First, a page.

From where she had halted on the sidewalk when the order to “cut” had come, Chloe turned eagerly. “Oh, please, let’s!”
    Mr. Sheets turned to look at Mrs. Brown, Mrs. Hocker and Mr. Simcox. “Well,” he questioned with a sigh, “what do you all think?”
    “Instead of turning the air conditioning on, why don’t we just open the windows?” Mrs. Hocker suggested. “It’s plenty cold enough to keep even these hot blooded young people from reaching the boiling point.”
    A general laugh spread from the teachers to the high school students on stage and then circled through the students in the wings and backstage.
    Coolidge High School was preparing their 7th annual Christmas play. Each year they had grown more adventurous and more elaborate until two years ago when they had outgrown the small stage in the school and had been allowed the use of the town’s only theater. Since the final production was open for all the town folks and anyone from the surrounding farms, villages or neighboring towns, everyone worked hard. On opening night Story-Time Playhouse was usually filled, but on the closing night last year, after a run of five days, there had been standing room only and not much of that.
    This year would be the best one yet. All the students had pitched in painting scenery, designing and sewing costumes, memorizing lines, managing lights, sounds, scene changes and, as a grand addition, the school orchestra was providing live music. For weeks the school had been in a bustle after classes, between classes and before classes. The chatter in the hallways was about the play; teachers as well as students were excited. Now it was less than a week until opening night.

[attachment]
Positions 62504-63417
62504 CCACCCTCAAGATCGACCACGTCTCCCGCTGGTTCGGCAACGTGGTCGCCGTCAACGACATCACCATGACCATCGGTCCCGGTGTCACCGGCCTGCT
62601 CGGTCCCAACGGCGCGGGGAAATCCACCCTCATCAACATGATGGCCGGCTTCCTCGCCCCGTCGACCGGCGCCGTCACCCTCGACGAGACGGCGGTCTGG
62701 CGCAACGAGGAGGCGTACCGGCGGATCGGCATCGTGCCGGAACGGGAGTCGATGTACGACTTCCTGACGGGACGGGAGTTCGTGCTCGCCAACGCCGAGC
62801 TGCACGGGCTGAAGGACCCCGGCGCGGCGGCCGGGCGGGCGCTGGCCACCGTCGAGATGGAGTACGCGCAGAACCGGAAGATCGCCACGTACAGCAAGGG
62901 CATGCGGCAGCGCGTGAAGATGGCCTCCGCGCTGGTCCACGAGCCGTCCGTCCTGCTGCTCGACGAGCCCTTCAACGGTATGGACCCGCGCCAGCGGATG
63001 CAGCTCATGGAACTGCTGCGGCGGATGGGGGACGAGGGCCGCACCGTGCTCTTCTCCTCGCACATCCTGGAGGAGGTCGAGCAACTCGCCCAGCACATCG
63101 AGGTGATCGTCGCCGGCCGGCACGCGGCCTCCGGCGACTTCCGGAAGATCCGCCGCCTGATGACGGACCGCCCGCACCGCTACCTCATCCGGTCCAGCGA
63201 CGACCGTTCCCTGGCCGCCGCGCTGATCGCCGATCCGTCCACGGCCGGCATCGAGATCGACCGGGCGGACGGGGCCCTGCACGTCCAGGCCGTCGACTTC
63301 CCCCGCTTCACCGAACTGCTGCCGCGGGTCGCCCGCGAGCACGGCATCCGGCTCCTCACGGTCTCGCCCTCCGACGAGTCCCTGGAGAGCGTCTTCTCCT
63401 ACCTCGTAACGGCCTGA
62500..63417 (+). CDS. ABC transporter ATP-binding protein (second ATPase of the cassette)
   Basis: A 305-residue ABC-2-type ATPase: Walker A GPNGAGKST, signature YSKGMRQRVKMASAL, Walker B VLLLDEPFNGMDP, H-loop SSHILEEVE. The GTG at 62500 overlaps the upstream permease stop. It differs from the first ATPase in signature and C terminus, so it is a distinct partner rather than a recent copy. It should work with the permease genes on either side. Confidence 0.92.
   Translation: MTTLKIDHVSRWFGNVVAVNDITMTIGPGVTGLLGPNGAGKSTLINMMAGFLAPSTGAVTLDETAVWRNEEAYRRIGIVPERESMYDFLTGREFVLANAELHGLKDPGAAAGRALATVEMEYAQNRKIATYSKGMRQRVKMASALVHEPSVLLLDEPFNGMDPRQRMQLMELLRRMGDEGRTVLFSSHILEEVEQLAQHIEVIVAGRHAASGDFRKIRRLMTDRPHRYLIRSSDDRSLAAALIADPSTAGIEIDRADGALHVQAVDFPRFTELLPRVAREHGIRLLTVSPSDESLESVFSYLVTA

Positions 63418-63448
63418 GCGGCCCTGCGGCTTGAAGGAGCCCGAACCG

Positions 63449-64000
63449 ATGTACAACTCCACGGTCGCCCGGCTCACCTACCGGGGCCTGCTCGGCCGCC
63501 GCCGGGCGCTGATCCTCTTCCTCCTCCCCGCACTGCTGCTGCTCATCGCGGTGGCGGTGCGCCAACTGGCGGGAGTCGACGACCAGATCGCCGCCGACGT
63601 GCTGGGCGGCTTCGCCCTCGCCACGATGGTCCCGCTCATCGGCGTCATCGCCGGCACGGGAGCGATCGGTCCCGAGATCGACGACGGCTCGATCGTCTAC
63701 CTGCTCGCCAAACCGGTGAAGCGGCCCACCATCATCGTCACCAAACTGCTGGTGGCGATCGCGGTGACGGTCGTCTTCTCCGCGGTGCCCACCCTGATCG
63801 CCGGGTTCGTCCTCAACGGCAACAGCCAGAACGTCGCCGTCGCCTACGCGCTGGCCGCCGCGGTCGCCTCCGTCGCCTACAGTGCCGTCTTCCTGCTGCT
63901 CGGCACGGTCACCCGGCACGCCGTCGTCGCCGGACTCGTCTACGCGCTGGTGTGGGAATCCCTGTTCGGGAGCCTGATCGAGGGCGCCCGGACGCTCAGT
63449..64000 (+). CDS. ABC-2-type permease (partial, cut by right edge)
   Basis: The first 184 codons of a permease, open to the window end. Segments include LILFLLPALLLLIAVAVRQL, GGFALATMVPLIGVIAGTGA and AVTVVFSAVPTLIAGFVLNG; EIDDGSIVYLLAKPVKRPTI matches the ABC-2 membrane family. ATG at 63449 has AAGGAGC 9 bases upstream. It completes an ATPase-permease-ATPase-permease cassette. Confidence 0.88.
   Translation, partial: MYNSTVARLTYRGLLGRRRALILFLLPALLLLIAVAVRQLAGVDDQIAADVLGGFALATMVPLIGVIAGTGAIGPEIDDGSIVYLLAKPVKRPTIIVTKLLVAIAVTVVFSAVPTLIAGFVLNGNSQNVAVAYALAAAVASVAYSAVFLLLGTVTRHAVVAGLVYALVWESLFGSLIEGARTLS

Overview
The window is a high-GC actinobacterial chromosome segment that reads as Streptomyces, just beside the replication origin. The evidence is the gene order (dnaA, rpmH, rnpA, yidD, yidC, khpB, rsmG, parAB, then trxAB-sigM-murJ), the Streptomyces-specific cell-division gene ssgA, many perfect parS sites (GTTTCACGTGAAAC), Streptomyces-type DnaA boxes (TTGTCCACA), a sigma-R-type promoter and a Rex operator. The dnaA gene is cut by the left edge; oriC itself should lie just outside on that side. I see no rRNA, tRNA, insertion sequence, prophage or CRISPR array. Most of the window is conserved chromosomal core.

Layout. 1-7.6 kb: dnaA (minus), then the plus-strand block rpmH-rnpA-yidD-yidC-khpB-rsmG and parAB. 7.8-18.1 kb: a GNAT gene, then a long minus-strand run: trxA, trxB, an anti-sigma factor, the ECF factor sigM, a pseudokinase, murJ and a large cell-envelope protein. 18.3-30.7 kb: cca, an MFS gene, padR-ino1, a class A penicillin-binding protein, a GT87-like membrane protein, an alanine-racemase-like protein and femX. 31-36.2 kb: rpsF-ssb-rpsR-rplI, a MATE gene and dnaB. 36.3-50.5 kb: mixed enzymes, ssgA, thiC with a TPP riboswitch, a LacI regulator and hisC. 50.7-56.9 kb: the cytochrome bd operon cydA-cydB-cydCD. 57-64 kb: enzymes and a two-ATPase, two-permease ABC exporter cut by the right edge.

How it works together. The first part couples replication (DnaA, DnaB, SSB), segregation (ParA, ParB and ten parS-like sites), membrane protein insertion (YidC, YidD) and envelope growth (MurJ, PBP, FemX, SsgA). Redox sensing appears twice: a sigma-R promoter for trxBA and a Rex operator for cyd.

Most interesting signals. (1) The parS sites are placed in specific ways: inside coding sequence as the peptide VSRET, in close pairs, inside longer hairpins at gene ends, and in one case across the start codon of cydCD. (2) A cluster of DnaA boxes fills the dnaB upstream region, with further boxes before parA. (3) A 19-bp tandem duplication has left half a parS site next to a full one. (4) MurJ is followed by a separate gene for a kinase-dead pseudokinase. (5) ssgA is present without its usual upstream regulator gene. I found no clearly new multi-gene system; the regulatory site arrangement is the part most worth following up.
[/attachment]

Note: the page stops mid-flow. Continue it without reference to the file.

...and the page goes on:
Bennett buttoned up his greatcoat and hunched down though sweat dotted his forehead and trickled down his back.
    “And start,” Mr. Sheets called when the windows had been opened and the cold, snow laden air was blowing in.
    Mr. Thompson clucked to his horse again and started off across the stage as the fake snow began falling once more.
    “I say, Driver,” Alex called over the wind, “can’t you let us off for an hour to do some shopping? My wife is eager to see what these shops have to offer out here in the West.”
    Tipping his head back a little to glance at the sky, Mr. Thompson shook his head. “I can let you off all right, but coming back in an hour, well sir, that’s somethin’ else.”